After breakfast and Taylor's singing, representatives dug into the working portion of the weekend as roundtable discussion took place to help new stations better understand how a radiothon works and provided real-case scenarios of successful radiothons.
Those sessions were especially helpful to stations new to the Country Cares program, like 98.5 KVOO in Tulsa, Oklahoma. "This is our first year and everybody at the station is as excited as can be about it," said Luke Jensen, the station's program director. "I'm glad (our radiothon) is close to seminar so that it's all fresh in our minds." The station will hold its Country Cares radiothon the first week of March.
"I wish all American citizens could experience St. Jude, but they can't. So it's our job to tell them our experiences and hope they get as excited as we are," said Jensen.
Richard C. Shadyac Jr., CEO of ALSAC, the fundraising organization of St. Jude, attended Saturday's luncheon to thank country radio for its support of St. Jude and to acknowledge the terrible tragedy occurring in Haiti. He assured those at the seminar that St. Jude stands ready to assist children in Haiti suffering from cancer or other catastrophic diseases the hospital treats. A full statement is available on www.stjude.org.
Also at lunch, invited speaker Lon Helton, Publisher and CEO of Country Aircheck, presented seminar attendees timely information on the PPM rating system and its implications for radiothons.
Following the roundtables, panel discussions on programming, and sales and luncheon speakers, the seminar welcomed a special guest, noted Hollywood movie and television director/producer Tom Shadyac, the brother of ALSAC's CEO. While regaling the audience with quips about celebrities and his work in the movies, he also spoke about the importance of supporting St. Jude and the valuable work that Country Cares does for the children.
"Gosh, you guys get it so right," he said, comparing them to George Bailey in It's a Wonderful Life, whose actions had such a great impact on his community. "You are the guys who make it happen. Thank you, sincerely, because you make it work. We love you. We do. The kids love you."
Tom Shadyac turned the microphone back over to his brother as Rick Shadyac hosted his first "Meet the Patients" program. In his role as emcee, Shadyac continued the legacy set by his father, former ALSAC CEO Richard C. Shadyac Sr., who began the "Meet the Patients" program in 1992.
"This was my dad's favorite thing to do," Shadyac said. "It's neat for me to carry on with this tradition. I feel very, very blessed to have an opportunity to care on his mantle. His spirit lives on here."
During the program, Shadyac talked with several patients and their families, including Evan, 8, who is being treated for neuroblastoma; sisters Jayla and Felicia Lee, 5 and 6, who are being treated for optic pathway glioma; and 7-year-old Anthony Lawrence and 2-year-old Colin, both of whom have a tumor called ependymoma.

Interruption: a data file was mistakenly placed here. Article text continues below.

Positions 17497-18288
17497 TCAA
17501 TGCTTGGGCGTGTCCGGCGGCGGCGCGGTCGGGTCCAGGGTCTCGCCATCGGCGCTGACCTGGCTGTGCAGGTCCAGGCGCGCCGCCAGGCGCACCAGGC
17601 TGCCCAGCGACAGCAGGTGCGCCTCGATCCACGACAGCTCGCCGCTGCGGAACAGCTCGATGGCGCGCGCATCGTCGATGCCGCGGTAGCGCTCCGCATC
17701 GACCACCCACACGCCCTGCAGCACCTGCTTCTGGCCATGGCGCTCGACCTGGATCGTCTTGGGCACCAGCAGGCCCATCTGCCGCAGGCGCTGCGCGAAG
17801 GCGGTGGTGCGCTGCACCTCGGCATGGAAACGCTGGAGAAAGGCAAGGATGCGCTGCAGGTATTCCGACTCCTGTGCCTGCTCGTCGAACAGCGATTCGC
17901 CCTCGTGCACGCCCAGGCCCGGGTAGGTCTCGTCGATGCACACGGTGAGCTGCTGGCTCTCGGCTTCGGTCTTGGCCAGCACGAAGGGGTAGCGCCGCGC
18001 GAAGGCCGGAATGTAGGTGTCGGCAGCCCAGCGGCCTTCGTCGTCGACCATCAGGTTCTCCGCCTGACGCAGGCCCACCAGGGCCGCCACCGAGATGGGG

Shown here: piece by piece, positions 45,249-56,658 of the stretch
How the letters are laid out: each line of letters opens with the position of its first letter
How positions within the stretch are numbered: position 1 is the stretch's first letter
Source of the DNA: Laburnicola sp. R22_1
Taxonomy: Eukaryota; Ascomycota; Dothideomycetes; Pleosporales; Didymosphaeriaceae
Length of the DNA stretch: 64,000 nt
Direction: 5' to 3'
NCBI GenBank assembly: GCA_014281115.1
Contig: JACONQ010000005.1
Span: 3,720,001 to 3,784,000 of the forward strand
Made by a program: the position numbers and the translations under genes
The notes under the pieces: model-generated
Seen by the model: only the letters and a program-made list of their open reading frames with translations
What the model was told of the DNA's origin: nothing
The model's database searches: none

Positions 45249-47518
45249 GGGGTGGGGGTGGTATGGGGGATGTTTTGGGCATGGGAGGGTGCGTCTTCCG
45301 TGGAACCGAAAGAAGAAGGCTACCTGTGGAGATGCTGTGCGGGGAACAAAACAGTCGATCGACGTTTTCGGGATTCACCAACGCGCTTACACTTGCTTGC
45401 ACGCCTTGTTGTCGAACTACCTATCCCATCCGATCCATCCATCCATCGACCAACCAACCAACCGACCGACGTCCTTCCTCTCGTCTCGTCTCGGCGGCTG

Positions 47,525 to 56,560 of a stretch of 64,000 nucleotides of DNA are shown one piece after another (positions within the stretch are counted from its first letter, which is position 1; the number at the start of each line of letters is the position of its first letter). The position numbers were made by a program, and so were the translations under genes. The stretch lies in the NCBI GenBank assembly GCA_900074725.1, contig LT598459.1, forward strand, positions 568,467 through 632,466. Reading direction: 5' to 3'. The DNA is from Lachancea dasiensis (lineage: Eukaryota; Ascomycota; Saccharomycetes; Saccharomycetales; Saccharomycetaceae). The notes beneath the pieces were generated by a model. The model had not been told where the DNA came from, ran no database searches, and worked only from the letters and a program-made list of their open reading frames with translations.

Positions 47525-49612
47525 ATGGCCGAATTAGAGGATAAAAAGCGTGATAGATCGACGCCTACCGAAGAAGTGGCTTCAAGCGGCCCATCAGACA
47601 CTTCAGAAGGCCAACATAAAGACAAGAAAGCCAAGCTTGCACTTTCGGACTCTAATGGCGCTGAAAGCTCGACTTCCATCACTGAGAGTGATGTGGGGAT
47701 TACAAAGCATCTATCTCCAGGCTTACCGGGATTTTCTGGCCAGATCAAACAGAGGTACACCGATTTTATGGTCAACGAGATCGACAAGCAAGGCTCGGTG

The parents talked about how they came to be at St. Jude and what the hospital has meant to them. While Colin fell asleep in his dad's arms, Jayla and Felicia flirted with the audience, and Evan and Anthony Lawrence both brought down the house when they accepted invitations to sing.
"You know, I have people ask me 'Why did I do this? You were a lawyer; you lived in Washington, D.C.,'" said Shadyac. Then he turned toward the children and their parents on the stage. "This is it. Easiest decision of my life."
Colin's dad, Ian, thanked the Country Cares station from his hometown in Connecticut. "It's awesome what you guys have done. I want you to know your money's gone to excellent work.
"I have hope for tomorrow, and I live today in a way that is very meaningful," he said. "Whatever the outcome, the moments we have with Colin are ones that St. Jude helped provide and you can't replace that. The money you donate, that your communities donate, it does make a difference. We’ve got to win the battle."
The Country Radio Seminar concluded Saturday night with the annual Songwriters’ Dinner, which featured performances by the writers of many well-known country hits and a special tribute to former ALSAC CEO Richard C. Shadyac who passed away in September 2009.
"Randy was close friends with my dad, who was the CEO of ALSAC for 13 years," Shadyac told attendees. "Together, they worked to make Country Cares into the program it is today, always striving to achieve the dream of St. Jude founder Danny Thomas of a day when every child would leave St. Jude healthy, happy and cured."
Following the tribute, songwriters Lee Miller, Wayne Carson, Brice Long, Jim Weatherly, Wynn Varble and Randy Owen took turns playing some of their well-known hits. The songwriters brought the crowd to their feet with songs such as "You're Gonna Miss This," "You Were Always on My Mind," "Nothing On But the Radio," "Midnight Train to Georgia," "Waitin' on a Woman," and "Tennessee River,"
Owen ended the evening with a stirring performance of the song "Angels Among Us," as the crowd stood up and joined in the singing.
"I want to applaud each and every one of you for your commitment to helping St. Jude save the lives of children fighting cancer and other deadly diseases in communities everywhere,” Shadyac told attendees.
"All of you play a critical role in sharing the message and mission of St. Jude with millions of country music fans across the nation. As the needs of St. Jude and our patients continue to grow, we are so fortunate to have the support of the country music industry to help us continue our lifesaving work."